From Wall Street to Silicon Valley, these are the top stories that moved markets and had investors, business leaders, and entrepreneurs talking this week on Cheddar.
Boeing Grounded: Boeing shares had their worst week in two years following the second catastrophic crash of its 737 Max 8 jet in less than six months. Last weekend's Ethiopian Airlines crash, which left 157 dead and appeared to follow similar circumstances as the October Lion Air crash that killed 189, led to airlines and governments around the world grounding the popular medium-haul jetliner. The U.S. FAA, however, initially declined to ground the planes until President Trump reversed course on Wednesday, also grounding the 737 Max while an investigation is conducted into what wrong in Ethiopia. Boeing ($BA) is halting deliveries of its most popular planes, though it is continuing production while the investigation continues. Bank of America predicted the jets could be grounded for up to six months. Even before last weekend's crash, Boeing engineers were rushing to put out a software update that it said would fix a flight control issue that regulators believe may have contributed to the Lion Air accident. That patch is expected to be done by April. See more.
Big Week for Brexit: It was another chaotic week in the never-ending drama over how, when ー even if ー the UK leaves the European Union. One thing became apparent after three days of votes and negotiations: it is increasingly unlikely that Brexit will happen by the March 29 deadline. Instead, Prime Minister Theresa May is expected to ask the EU for an extension of that deadline next week. Lawmakers voted to avoid a no-deal Brexit "crash out," and Brussels appears likely to grant an extension despite the continent-wide exasperation over the negotiations. The question is how long that extension will be, what will happen in the interim, and whether May can continue to survive in power after being repeatedly defeated in Parliament.
Tesla's Next Big Thing: Tesla has unveiled its answer to the crossover SUV craze. The electric-vehicle maker debuted the new Model Y at its design center in Los Angeles. The Y is smaller and less expensive than its current SUV offering, the Model X. It will hit showrooms next year with a base price of $39,000. Tesla CEO Elon Musk, dealing with mounting pressures on several fronts, said the Model Y "has the functionality of an SUV, but it will ride like a sports car." Tesla ($TSLA) corners the market on high-end electric vehicles but is facing a gathering storm of competition from other established luxury car companies that are in production on their own EVs. Those models, from respected luxury brands like BMW, Audi, and Porsche, are due to hit the market within the next two years. See more.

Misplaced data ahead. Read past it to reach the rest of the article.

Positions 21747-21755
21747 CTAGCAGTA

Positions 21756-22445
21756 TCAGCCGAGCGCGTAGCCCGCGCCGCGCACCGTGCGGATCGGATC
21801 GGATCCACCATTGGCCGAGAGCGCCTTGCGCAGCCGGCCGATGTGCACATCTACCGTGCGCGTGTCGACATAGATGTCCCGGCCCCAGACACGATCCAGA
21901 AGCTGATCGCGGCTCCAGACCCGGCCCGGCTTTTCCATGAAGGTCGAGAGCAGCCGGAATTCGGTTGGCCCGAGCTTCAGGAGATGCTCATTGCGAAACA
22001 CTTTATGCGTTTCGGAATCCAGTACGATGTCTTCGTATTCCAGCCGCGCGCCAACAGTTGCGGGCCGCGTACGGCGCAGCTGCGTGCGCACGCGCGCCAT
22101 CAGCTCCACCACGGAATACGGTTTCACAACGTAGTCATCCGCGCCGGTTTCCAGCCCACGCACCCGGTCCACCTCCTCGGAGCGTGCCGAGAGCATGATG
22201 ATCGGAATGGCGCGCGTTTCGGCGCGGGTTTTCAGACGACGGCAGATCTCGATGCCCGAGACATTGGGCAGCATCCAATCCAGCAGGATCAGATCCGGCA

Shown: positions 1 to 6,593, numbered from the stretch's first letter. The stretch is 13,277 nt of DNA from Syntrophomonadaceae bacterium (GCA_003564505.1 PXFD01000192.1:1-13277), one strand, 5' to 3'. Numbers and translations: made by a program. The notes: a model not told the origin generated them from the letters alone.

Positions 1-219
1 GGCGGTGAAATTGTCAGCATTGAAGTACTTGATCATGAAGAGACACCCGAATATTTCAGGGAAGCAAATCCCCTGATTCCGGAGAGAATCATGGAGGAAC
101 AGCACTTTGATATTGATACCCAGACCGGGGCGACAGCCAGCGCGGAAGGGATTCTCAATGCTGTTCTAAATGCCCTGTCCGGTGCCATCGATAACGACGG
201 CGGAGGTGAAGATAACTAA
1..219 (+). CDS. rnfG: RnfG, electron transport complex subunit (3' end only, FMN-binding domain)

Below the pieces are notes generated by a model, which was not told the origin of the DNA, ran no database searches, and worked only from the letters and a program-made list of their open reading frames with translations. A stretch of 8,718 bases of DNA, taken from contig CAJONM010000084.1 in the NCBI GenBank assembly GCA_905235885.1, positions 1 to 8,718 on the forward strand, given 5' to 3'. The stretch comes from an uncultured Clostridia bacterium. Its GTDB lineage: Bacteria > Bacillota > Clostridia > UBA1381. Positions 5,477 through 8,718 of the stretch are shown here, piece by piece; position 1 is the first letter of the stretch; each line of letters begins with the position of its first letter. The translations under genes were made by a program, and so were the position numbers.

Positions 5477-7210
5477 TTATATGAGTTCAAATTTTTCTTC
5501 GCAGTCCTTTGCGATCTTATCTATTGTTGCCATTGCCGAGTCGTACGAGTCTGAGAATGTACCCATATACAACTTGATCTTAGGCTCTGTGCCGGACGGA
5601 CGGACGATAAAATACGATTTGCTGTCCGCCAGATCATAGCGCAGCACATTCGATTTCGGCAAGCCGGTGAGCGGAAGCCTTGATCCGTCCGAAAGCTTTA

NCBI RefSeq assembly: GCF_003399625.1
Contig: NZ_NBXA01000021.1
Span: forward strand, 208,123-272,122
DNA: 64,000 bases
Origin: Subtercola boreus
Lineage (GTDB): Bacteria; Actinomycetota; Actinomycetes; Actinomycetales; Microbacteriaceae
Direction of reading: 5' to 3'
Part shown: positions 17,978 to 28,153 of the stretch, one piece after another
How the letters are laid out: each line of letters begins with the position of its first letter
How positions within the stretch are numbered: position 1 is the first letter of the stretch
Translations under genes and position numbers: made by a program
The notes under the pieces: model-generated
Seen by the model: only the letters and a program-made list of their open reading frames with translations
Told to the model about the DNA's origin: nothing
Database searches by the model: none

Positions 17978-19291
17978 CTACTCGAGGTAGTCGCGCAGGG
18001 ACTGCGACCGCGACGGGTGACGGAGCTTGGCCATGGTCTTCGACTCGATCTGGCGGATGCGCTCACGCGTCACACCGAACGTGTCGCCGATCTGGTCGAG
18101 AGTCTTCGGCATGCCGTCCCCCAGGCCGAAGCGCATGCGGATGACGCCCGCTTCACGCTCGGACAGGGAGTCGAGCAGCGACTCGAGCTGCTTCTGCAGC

Facebook's Bad Week: Facebook's woes continued on a variety of fronts this week. On the same day the social networking site suffered the longest outage in its 15-year history, it was reported that federal prosecutors are conducting a criminal investigation into Facebook's deals with other tech companies that gave those companies access to its user data, sometimes without users' consent. Meanwhile, a week after CEO Mark Zuckerberg outlined his vision for the future of the embattled social network, one of his top deputies announced his departure from the company that he helped build. Zuckerberg said that Chris Cox, Facebook's chief product officer, was departing, along with Chris Daniels, the head of WhatsApp. Cox had spent a decade at Facebook ($FB) as one of its most well-liked executives and oversaw what may now be considered the company's "News Feed era." In a farewell message, he indicated that the pivot to privacy and encrypted messaging needed new leadership. Daniels ran the WhatsApp service for 10 months and expanded it around the world while also contending with a regular stream of controversies. Then, on Friday, Facebook's moderation capabilities were again called into question when, halfway around the world from Facebook's Menlo Park HQ, a gunman walked into two mosques in New Zealand and killed 49 people. He live-streamed the massacre on Facebook, where the video remained for hours. See more.
Apple v. Spotify: Apple ($AAPL) and Spotify ($SPOT) escalated their war of words as each company accused the other of underhanded tactics as they compete to own the streaming-music ecosystem. Spotify filed a complaint with EU regulators arguing that Apple had unfairly restricted Spotify functionality on its App Store, while Apple Music is able to operate unfettered. Apple shot back in a lengthy blog post that accused Spotify of using "misleading rhetoric" and essentially trying to live rent-free on the App Store. Apple also took a dig at its rival, saying that the streaming giant had a history of using its scale to demand special treatment and squeeze others, whether it's companies like Apple or the musicians and artists who depend on Spotify for revenue. Spotify has nearly double the paid subscribers of Apple Music worldwide, according to Statista.
ーby Carlo Versano